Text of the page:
Most major cities have restaurants that are as well-known for the artwork displayed inside as they are for the food served there, said Bob Lynch, president and chief executive officer of Americans for the Arts in Washington, D.C.
It's a longstanding union.
``You can go back and look during the time of the Impressionists (1860-1930) and hear about many examples of how the artists would sometimes use venues like that, or relationships with restaurants, to get art out that wasn't being embraced quickly by the formal establishment. You see it today in SoHo in New York,'' Lynch said. ``If handled properly and displayed properly, it's a great opportunity, and great artists in the early phases of their career have used that opportunity.''
In big cities, it's prestigious for an artist to show his or her work in certain restaurants, Edwards said. El Palomar restaurant in Houston had regular art receptions and shows for about five years, drawing some big names from the arts community.
``It got to be an underground, cult thing, and some artists said they would rather have a show at the El Palomar than at the Fine Arts Museum,'' he said.
El Palomar became so well-known as an artists hang-out that even out-of-town visitors learned to drop by if they wanted to find out what was going on in the arts scene in Houston, he said.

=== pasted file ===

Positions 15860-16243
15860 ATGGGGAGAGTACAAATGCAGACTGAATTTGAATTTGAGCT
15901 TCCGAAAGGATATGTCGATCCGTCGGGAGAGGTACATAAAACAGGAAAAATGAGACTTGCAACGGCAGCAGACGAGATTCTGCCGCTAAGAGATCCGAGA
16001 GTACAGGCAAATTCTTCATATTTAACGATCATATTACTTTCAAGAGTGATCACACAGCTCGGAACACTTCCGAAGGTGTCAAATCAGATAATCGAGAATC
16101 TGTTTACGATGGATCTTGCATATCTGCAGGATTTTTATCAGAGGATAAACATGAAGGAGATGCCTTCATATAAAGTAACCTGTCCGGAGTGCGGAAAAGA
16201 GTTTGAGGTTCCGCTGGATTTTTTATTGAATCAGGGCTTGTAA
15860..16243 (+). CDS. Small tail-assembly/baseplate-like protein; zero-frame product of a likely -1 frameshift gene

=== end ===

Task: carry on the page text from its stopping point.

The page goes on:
Crazy Ladies has become a local artists' hangout. Actors rehearse on the second level and visual artists have added their own touches to the ever-growing collage on the black bars of the loft railing.
The juice bar has had monthlong exhibitions of local artists' work since it opened four months ago. Receptions have been held at the artists' request.
``We cater to the artists as much as we can,'' co-owner Jennifer Tolin said.
Artist Dan Florcyk appreciates that approach. His exhibit ``Me and Narcissus'' opened July 30.
``I had total say on how it hung, when it comes down, if I want to sell (the work) or not -- all the logistical things that a gallery director would control otherwise. If I want something hung backwards or upside down or in the dark, I can do that.
``I walked in there Monday morning (before the opening); Jennifer was in there, and she put on some Bob Marley, made me some coffee, and I hung the work. I didn't have to worry about it being hung wrong,'' Florcyk said.